A crucial part of IPA's mission is to inform member associations and the wider global publishing community about breaking developments which will impact publishers. We do this through a number of channels. the IPA website, our monthly e-newsletter, press releases and the IPA's dedicated social media feeds.

When South Africa announced its intention to review and modernize its copyright law, the original purpose was to benefit South African performers and authors who were not receiving fair remuneration for their own intellectual property creations.

Press statement
Geneva, 13 November 2018

Unfortunately, the Copyright Amendment Bill strays far afield from this intended purpose. The Bill introduces a broad fair use clause, alongside extended general exceptions and new exceptions for educational institutions, libraries, archives, museums and galleries, thereby weakening the position of South African authors and publishers. It also contains other features not meeting international best practice. The IPA notes with concern that these new provisions are to large extent not supported by statements of underlying policy or by the kind of impact assessment necessary to gauge the potential harm that will result from the Bill becoming law.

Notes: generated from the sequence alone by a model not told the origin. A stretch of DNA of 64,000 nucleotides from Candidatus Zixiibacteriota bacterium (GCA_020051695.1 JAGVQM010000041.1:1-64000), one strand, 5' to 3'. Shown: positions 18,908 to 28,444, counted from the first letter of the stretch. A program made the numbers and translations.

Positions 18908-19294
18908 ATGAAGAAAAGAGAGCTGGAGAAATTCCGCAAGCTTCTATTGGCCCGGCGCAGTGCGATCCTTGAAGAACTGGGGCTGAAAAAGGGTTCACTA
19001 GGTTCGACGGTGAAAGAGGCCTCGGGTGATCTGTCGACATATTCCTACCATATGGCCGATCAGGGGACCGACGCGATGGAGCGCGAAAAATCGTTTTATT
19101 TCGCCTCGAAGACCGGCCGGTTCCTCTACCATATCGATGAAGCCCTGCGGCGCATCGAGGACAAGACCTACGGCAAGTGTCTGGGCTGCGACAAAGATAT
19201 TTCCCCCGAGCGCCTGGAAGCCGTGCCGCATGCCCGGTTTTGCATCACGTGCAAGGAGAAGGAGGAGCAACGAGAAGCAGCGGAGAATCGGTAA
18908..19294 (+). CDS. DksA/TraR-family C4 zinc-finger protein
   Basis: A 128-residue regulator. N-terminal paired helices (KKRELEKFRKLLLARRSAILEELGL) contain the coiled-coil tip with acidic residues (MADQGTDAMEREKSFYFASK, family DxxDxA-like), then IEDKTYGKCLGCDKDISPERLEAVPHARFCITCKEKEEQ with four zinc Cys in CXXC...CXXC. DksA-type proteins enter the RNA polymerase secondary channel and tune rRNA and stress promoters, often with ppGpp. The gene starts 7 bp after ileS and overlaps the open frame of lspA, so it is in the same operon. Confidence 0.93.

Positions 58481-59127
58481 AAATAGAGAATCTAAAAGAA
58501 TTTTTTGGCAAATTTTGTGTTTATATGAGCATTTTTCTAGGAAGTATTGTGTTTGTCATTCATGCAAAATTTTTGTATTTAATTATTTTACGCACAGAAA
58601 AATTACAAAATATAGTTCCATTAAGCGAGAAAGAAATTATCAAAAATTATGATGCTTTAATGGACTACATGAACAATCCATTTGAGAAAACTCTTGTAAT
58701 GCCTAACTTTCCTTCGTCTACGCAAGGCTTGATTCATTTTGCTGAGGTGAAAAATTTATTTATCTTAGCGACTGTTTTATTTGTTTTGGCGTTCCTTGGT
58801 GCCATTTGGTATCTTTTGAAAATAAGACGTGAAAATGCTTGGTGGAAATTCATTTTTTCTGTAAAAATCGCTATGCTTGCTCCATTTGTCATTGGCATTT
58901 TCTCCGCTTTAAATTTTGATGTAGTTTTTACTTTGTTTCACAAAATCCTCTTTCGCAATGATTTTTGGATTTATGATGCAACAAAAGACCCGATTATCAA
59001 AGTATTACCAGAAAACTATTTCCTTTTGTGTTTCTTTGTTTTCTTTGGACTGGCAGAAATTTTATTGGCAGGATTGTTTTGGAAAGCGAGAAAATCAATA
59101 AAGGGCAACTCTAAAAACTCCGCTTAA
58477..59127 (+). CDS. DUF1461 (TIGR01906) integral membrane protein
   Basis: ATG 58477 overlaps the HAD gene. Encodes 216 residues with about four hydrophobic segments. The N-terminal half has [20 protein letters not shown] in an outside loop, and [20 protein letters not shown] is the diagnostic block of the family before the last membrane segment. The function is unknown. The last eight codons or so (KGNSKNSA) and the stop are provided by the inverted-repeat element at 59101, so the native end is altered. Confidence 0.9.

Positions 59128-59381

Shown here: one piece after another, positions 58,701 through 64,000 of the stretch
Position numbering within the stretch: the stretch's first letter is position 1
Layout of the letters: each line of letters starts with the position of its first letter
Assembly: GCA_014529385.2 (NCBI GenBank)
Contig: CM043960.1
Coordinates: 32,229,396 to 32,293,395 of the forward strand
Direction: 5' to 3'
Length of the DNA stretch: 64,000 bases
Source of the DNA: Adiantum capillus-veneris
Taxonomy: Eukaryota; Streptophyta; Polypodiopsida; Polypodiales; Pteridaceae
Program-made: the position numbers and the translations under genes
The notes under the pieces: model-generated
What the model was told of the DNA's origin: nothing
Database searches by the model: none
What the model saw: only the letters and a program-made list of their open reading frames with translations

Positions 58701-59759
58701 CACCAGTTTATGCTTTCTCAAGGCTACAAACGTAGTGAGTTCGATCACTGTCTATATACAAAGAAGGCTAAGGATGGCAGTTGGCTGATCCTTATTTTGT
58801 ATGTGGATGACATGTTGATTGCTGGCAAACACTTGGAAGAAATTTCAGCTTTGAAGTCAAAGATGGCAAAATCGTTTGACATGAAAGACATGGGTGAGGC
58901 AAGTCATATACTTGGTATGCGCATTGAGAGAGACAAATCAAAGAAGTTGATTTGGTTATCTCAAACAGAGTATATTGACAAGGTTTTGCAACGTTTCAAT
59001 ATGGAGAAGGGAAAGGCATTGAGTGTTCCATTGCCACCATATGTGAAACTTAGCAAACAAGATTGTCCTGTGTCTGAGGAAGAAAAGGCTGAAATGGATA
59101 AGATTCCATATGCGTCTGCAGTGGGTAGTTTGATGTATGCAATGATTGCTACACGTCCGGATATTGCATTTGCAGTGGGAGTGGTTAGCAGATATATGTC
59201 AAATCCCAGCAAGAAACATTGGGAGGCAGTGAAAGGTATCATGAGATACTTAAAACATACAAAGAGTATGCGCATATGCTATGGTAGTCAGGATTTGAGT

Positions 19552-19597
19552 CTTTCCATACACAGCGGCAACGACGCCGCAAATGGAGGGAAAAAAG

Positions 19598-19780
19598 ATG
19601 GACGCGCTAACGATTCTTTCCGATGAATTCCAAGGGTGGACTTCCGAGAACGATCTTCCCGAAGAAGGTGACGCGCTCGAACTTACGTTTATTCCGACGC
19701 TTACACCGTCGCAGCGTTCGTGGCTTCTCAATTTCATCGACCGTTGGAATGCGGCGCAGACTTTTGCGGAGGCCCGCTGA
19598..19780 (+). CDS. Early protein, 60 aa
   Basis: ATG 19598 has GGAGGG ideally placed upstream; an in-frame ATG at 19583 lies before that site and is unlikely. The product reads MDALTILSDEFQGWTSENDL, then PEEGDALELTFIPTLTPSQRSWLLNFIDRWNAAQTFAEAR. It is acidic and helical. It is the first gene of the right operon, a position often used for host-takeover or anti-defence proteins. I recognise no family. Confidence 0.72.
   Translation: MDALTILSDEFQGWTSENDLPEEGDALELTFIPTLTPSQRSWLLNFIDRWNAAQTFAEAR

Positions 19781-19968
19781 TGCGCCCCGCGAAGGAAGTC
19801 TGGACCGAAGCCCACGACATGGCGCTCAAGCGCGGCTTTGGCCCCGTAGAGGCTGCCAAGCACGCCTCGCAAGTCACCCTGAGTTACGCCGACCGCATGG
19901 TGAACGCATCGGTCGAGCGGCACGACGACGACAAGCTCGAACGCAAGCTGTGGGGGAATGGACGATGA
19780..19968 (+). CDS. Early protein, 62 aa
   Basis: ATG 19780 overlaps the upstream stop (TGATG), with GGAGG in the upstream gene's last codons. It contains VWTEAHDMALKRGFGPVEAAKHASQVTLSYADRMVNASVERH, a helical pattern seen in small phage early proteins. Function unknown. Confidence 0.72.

The IPA opposes the introduction of a ‘fair use’ clause that captures more permitted purposes than the ‘fair use’ clauses in other jurisdictions, which, coupled with a clause that overrides all contracts, broad co-extensive general exceptions and new exceptions for educational institutions, libraries, archives, museums and galleries, will allow reproduction and making available of entire works without the consent of or remuneration to the rights holder. This will lead to authors and publishers suffering loss of income and in turn in a reduction in the quality of content available to the South African public, especially in the field of education.

The IPA is aware that copyright experts engaged by Parliament have already advised that adoption of the Bill in its current form will conflict with South Africa’s obligations under the Berne Convention and the Trade-Related Aspects of Intellectual Property Rights Agreement and will also not enable South Africa to accede to the WIPO Copyright Treaty or the Marrakesh Treaty to Facilitate Access to Published Works for Persons Who Are Blind, Visually Impaired or Otherwise Print Disabled.

The IPA and its members urge the Government of South Africa to return to the original intentions and Parliament to heed the advice of the experts it engaged, and reject the current Bill. Meaningful dialogue with the relevant stakeholders should be undertaken so that the legislation better addresses the needs of authors, publishers, and educational communities.

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